Trump denies seizing Putin meeting notes
President claims he did not silence interpreter, and calls it insulting to suggest he works for the Kremlin
‘It’s the most insulting thing I’ve been asked. I’m not keeping anything under wraps. I couldn’t care less’
‘I have many meetings, nobody says anything about it, but with Putin they say: What did you talk about?’
DONALD TRUMP has rejected allegations that he tried to keep secret his conversations with Vladimir Putin by confiscating his own interpreter’s notes, and said he was “insulted” that the FBI had investigated whether he was working for the Kremlin.
Mr Trump was said to have seized the interpreter’s notes following a private meeting with his Russian counterpart on the sidelines of the G20 summit in Hamburg in July 2017.
He also told the linguist not to dis- cuss with other US diplomats and security officials what was said in the meeting, the Washington Post reported.
The report came a day after it emerged that, following the firing of FBI director James Comey in May 2017, the agency opened an investigation into whether Mr Trump was working, intentionally or unintentionally, for the Kremlin, and to see whether he posed a national security risk.
Mr Trump lambasted the fresh Russia-related developments, phoning in to Fox News to call them “ridiculous”.
One of its hosts, Jeanine Pirro, a friend of the president, asked him: “Are you now, or have you ever, worked for Russia, Mr President?” The president responded: “I think it’s the most insulting thing I’ve ever been asked.”
Denying he had sought to keep the conversations secret, he added: “I’m not keeping anything under wraps. I couldn’t care less. I have many one-onone meetings, nobody ever says anything about it, but with Putin they say, ‘Oh what did they talk about?’ We talked about very positive things. Anybody could have listened to that meeting, that meeting is open for grabs.”
Asked if he would release conversations with Mr Putin he said “I would, I don’t care,” adding that they were “great conversations”.
Officials in Mr Trump’s administration have complained that there are few detailed records of his five meetings with Mr Putin, including one in Helsinki last summer that lasted two hours. That compares with copious public notes of meetings between previous presidents and Russian leaders.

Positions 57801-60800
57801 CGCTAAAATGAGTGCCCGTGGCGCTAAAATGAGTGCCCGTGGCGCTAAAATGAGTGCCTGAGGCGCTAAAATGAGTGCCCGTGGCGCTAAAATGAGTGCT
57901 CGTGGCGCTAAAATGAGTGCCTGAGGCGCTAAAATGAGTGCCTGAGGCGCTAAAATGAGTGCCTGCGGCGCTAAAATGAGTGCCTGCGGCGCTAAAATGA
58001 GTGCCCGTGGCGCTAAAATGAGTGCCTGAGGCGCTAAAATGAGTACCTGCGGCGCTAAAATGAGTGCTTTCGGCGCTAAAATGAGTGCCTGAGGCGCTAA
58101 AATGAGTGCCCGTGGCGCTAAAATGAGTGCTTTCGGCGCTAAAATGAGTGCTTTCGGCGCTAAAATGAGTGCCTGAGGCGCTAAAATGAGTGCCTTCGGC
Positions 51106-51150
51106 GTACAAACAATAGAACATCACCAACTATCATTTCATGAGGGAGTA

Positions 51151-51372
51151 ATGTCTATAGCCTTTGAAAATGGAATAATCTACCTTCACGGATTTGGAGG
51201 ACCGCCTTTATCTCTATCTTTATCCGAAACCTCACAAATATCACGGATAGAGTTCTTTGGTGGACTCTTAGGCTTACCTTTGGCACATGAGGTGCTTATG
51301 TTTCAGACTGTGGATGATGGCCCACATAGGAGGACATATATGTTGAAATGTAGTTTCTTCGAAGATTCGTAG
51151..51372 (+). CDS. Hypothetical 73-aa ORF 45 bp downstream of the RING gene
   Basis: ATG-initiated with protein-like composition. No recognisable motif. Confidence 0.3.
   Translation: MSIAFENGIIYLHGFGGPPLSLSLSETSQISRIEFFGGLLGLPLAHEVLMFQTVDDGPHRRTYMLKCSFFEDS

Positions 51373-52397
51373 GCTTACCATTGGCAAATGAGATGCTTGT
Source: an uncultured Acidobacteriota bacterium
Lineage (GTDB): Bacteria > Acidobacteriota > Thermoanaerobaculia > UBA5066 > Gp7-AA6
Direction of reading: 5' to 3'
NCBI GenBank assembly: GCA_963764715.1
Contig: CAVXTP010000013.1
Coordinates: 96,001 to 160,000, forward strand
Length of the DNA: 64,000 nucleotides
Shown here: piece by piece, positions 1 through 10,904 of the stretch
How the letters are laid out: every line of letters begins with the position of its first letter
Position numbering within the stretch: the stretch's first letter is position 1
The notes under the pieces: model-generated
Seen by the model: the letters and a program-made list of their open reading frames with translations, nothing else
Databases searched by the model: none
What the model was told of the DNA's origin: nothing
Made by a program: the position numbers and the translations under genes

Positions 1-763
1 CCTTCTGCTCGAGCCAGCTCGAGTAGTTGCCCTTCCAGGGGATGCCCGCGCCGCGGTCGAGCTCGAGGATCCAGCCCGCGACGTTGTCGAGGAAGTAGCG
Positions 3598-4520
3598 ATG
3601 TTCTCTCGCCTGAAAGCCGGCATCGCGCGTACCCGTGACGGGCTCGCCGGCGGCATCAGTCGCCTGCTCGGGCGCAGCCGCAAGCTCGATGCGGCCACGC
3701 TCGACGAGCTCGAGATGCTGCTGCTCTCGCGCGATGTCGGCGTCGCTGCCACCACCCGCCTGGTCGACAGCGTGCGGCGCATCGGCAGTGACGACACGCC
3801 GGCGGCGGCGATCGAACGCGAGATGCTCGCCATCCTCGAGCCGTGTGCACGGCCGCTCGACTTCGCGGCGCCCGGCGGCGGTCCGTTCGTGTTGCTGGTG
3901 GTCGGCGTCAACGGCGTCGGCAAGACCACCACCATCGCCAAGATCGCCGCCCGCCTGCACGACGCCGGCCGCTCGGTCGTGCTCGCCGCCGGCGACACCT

The officials said they were being left in the dark as to how to deal with Russia, and expressed fears Mr Trump may be left open to manipulation by Mr Putin.
However, allies of Mr Trump suggested he had sought to restrict notes of his conversations with leaders because his own officials kept leaking them, adding he could establish closer relationships with people if they knew conversations would remain private.
The suggestion that the interpreter, who has not been named, had been told to keep quiet emerged after officials from the State Department and National Security Council approached him to find out more about what had been said. The interpreter told them his notes had been taken and he was not allowed to discuss the meeting.
Rex Tillerson, then Mr Trump’s secretary of state, was also at the Hamburg meeting. He said much of it focused on Syria but did not give a detailed account to other officials. Sarah Huckabee Sanders, the White House press secretary, said the suggestion that Mr Trump had sought to silence an interpreter was “so outrageously inaccurate it doesn’t even warrant a response”.
The news came as the government shutdown extended to a 23rd day with a Republican close to Mr Trump saying the president was not giving in on his demands for $5.7 billion (£4.4billion) for a wall along the Us-mexico border.
Lindsey Graham said he encouraged Mr Trump to reopen government for a period of weeks to try to negotiate a deal with Democrats, but that Mr Trump wanted a deal first. Nancy Pelosi, the Democratic House Speaker, insists that Mr Trump end the shutdown first. “What is [Mr Tump] supposed to do? Just give in? He’s not going to give in,” Mr Graham said.
Demonstrators hold up illuminated letters that spell out ‘Treason’ while protesting outside the White House during the partial government shutdown in Washington. The shutdown, over funding for a Us-mexico wall, has now been running for 23 days